During a lunchtime discussion in the NTI newsroom, Tracee told us that her favourite Thorntons’ chocolate was the fifth one eaten, having guzzled the first four like a woman just released from prison.
There was always something a little strange about the sighting of an anomalous Thorntons’ chocolate shop, nestled between a Principles and a Carluccios when wandering around a mall in search of a phone cover or Pret a Manger. Now such journeys will be easier to navigate, as you will just need say, “Turn left at the three boarded-up stores, and don’t bother looking for the Pret, as it is now closed, being turned into five bedsits.”
It was announced last evening (Monday 15 March) that Thorntons are closing all 61 of its retail outlets, with 603 of their former people now searching for work, as it moves its business into supermarkets, other stores and online. It was probably one of the easier potential scores when playing ‘Closing Down Bingo’, as very few people would have parked their dodgy little Vauxhall on level B5 at the mall with a specific view of nipping up six escalators to buy a box of Thorntons’ chocolates. It was always going to be an impulsive bag-filler, after a couple of glasses of Sauvignon Blanc over lunch at Pizza Express.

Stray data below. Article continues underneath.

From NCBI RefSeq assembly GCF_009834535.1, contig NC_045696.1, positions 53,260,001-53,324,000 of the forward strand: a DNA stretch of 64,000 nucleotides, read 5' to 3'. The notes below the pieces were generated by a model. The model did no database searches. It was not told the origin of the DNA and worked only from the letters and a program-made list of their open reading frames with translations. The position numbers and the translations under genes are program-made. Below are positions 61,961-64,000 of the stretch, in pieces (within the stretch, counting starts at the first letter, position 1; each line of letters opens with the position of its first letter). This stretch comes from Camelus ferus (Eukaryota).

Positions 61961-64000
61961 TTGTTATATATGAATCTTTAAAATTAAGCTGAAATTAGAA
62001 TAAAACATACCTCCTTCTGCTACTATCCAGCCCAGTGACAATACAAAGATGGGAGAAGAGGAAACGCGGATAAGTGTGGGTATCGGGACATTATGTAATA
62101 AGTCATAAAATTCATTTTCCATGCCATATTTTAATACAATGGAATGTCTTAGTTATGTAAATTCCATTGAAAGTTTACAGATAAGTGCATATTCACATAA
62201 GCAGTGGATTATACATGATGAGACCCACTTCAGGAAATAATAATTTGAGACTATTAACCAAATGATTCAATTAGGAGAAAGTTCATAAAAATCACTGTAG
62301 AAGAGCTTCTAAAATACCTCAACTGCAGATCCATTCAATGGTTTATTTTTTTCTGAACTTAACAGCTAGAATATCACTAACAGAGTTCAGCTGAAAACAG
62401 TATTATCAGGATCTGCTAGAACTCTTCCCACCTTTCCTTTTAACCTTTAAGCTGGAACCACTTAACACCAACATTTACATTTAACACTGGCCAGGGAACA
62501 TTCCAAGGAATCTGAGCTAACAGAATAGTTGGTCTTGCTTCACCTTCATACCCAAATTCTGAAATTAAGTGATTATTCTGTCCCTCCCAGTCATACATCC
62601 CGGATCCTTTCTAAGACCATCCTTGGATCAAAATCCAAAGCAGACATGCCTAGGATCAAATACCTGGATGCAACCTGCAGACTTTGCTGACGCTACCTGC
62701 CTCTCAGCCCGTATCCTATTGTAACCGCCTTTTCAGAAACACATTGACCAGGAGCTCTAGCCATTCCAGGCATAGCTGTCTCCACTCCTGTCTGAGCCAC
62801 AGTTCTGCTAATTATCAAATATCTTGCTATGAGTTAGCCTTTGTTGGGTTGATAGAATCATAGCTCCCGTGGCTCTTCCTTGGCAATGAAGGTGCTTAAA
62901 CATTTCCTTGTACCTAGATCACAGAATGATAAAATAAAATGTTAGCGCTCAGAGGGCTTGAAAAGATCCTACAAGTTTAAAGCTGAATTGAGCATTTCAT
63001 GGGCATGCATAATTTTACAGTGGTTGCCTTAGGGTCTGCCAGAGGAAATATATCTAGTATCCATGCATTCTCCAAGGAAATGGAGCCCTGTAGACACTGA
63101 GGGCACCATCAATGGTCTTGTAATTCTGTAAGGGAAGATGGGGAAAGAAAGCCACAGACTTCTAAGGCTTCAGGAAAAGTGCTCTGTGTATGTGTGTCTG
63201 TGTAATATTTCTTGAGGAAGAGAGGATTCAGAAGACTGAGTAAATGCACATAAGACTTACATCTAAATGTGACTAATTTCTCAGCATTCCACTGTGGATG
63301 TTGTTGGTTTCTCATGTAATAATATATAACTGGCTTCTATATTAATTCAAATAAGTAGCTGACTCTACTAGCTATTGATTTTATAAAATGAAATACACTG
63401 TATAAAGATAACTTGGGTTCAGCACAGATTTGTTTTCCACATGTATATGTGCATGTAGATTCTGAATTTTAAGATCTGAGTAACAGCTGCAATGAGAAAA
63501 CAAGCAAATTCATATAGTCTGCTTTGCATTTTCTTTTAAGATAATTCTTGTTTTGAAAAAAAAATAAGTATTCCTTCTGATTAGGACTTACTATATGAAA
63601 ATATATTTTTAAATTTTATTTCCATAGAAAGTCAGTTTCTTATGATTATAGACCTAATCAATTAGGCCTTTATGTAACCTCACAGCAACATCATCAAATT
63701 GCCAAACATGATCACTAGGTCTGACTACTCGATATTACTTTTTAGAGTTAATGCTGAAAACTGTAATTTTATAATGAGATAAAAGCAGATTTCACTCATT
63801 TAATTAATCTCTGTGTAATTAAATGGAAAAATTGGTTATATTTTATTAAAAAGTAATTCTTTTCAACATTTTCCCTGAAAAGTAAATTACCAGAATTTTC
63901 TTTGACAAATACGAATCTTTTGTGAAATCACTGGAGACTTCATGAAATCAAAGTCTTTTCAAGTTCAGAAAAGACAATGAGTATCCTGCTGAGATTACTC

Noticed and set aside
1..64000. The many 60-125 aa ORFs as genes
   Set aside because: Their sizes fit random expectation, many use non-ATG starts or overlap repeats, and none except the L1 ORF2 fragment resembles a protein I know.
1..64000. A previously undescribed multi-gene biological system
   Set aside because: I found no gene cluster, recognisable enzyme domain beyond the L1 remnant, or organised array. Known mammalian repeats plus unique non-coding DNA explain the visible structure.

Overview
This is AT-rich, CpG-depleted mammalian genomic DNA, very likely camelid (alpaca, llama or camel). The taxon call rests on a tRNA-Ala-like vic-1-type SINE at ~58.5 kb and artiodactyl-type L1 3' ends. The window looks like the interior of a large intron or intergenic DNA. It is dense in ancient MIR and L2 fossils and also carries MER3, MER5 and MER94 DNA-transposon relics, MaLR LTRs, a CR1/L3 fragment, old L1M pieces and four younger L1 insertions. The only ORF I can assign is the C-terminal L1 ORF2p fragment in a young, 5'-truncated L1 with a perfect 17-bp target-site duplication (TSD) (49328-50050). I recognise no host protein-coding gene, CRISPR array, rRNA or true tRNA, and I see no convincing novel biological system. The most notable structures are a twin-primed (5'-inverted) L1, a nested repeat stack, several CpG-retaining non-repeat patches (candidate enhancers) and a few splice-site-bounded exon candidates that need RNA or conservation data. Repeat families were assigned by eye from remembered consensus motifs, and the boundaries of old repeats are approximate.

Some media outlets are claiming that this latest closure is (yet) another ‘victim of the pandemic’, but it is probably closer to the truth to say that it is more likely a ‘victim of being a chocolate shop in expensive retail space’ only busy three days before Valentines or Mother’s’ Day’.
Adam Goddard is retail director at the store, and he told us that more than £45 million has been invested in the brand, including funding to open “new format stores” and cafés. Its factory in Alfreton, Derbyshire will remain open and there were mumblings of ‘a new beginning’ and ‘commitment to a great British brand’ behind Adam’s mask and a mouth full of raspberry delights.